From The Streets To The Silver Screen: What Hustling Taught Me About Leveraging Change
With change everywhere, it can be overwhelming and even disheartening to know that no matter what you do something will come along and change it.
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My story doesn’t begin with a hustle, but it was changed by one. Change is so often forced upon us that we cannot always pinpoint the moment that things go from what they were to what they will be, and yet we evolve every day. And so do our stories. This is mine.
Early on, my life presented many opportunities. Most of the people I grew up around (myself included) were taught about how many opportunities we were not going to have. It was easy to believe that life was all about shutting doors for us. That the rest of our lives were going to be spent watching metaphorical door after door get slammed in our faces. That life was going to be limited to what we were given by the world around us. But change is inevitable, which meant that even those lessons about possibilities being limited for someone like me might eventually change. All I had to do was follow the right set of changes and find the best chances that life was going to provide.
I didn’t start off following the right set of changes.
I was hustling cell phones, an unsavory practice that I knew at one point was going to end, hopefully while I was ahead. But at the time, I was going to keep the hustle going until I had to move on. I didn’t have a plan, but I knew what signs to look for. What I didn’t account for was someone changing my plan. When the new strategy for flipping phones turned into a threat of broken limbs and/or prison several feet away from my sleeping mother, that was enough. Not enough to change my mindset, but enough to change the hustle.
This was a pattern in my life — change smacking me in the face when I least expected it.
Not all change is forced upon us by evildoers or fellow hustlers, but sometimes with our best intentions in mind. Throughout high school, I had accomplished nearly nothing academically but truly set a place for myself in a social standard. With the constant influx of girls, sneakers and money, I could do whatever I wanted, whenever I wanted. Only attending classes when I wanted/needed permitted me a freedom that I always wanted and thought I deserved.
Expecting high school to work itself out, I thought I was on track for graduation, only to find out on the second to last day that I was going to fail. This was a change from the previous years; I had always waited until the last minute to apply myself, but unlike the previous years, this was not going to work in my favor.
After using the skills that I worked so hard on (let’s call it professional B.S.ing) I was able to graduate, after a 50-page paper. While some people could learn from this, and I saw it as another chance to grow. It invoked a different feeling within me. It created a strange form of confidence, teaching me that no matter what, I could do whatever it was I set my mind to. This was oddly satisfying to realize that all the change in my life had led me to an unintentional superpower — adaptability.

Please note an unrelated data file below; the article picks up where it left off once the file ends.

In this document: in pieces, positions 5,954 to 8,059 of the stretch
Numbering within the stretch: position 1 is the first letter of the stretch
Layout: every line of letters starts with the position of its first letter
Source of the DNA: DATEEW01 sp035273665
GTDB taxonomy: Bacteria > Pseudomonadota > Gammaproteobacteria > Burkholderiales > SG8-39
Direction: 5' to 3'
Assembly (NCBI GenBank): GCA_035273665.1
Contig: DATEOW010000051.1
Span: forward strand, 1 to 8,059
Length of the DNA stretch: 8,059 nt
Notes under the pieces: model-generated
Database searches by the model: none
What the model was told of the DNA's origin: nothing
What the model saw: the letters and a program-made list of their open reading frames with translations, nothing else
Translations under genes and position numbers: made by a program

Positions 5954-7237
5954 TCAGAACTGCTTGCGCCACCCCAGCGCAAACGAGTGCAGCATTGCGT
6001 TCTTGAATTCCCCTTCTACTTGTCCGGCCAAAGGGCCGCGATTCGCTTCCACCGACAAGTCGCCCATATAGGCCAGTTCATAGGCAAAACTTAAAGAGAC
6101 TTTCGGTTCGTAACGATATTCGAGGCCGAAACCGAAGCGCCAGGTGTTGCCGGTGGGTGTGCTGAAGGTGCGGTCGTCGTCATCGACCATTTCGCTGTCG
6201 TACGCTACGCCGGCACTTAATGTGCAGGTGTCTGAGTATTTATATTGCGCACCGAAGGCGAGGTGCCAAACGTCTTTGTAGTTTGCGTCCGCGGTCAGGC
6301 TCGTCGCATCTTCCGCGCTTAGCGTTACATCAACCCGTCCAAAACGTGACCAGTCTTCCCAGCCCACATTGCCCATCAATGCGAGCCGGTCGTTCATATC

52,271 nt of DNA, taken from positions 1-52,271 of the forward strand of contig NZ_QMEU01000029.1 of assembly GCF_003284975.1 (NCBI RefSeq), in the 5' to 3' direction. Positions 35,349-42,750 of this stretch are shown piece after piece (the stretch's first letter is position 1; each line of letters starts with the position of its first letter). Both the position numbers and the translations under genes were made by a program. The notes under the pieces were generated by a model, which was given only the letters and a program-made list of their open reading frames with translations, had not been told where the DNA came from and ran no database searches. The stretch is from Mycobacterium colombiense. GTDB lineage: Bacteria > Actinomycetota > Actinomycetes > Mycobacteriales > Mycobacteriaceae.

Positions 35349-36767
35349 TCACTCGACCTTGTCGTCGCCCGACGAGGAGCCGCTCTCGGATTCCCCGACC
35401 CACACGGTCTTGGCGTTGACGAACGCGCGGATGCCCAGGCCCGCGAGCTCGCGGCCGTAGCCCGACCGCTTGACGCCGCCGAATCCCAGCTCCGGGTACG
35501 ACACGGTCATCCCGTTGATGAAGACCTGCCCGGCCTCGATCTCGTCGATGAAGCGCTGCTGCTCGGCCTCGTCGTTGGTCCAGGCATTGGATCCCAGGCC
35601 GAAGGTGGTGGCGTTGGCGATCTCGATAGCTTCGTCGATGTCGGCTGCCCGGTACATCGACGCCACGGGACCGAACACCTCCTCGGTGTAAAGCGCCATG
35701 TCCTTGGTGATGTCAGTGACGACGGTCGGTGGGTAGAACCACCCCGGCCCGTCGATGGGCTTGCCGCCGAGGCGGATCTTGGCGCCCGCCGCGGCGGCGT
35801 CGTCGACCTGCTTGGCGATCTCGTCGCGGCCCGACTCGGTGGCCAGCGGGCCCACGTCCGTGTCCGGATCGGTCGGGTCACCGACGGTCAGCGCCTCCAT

With change everywhere, it can be overwhelming and even disheartening to know that no matter what you do, how hard you work or even how much you care about what you are doing, something will come along and change it.
However, try to look at it from another perspective. It is freeing once you realize that change is neither good nor bad, but exists as simply a constant in this world. In fact, the only thing in this universe that does not change is the fact that things change. If every change is both an opportunity and a possible threat to our lives, then only our attitude is what will guide these changes to either a new opportunity, rife with possibilities and new outcomes, or into a threat that challenges our lives and new outcomes. It truly is what we make it.
Looking back, I could’ve easily stopped when any challenge changed my current path. I could’ve stopped when the Def Jam representative told me our label didn’t have it, but I turned that disappointment into a drive to join the military. I could’ve sat in that Marine recruiting office until another officer showed up to take my information, but I didn’t. I saw a change in my plan (a small change of 30 seconds) and turned that into the next great adventure of my life by walking down the hall to the Navy. Every change that has occurred in my life had a negative and positive outcome, but it was up to me to choose which direction in life to let them take me.
Change is inevitable, but the way you adapt and leverage that change, that is on you.
Remi Adeleke was born in Western Africa, but following the death of his father, he, his mother and brother relocated permanently to the Bronx, New York. After years of making regrettable decisions, Remi joined the Navy in 2002 and later became a Navy SEAL. Ending his successful naval career in 2016, he was led to pursue careers in writing, speaking and acting, including the 2017 franchise film ‘Transformers: The Last Knight,’ ‘SEAL Team’ on CBS and the 2022 Universal thriller, ‘Ambulance.’ Remi also served as a consultant on Netflix’s ‘6 Underground’ and the Apple+ TV series ‘Invasion’ (Summer 2021).
Remi is repped by APA and Loeb & Loeb.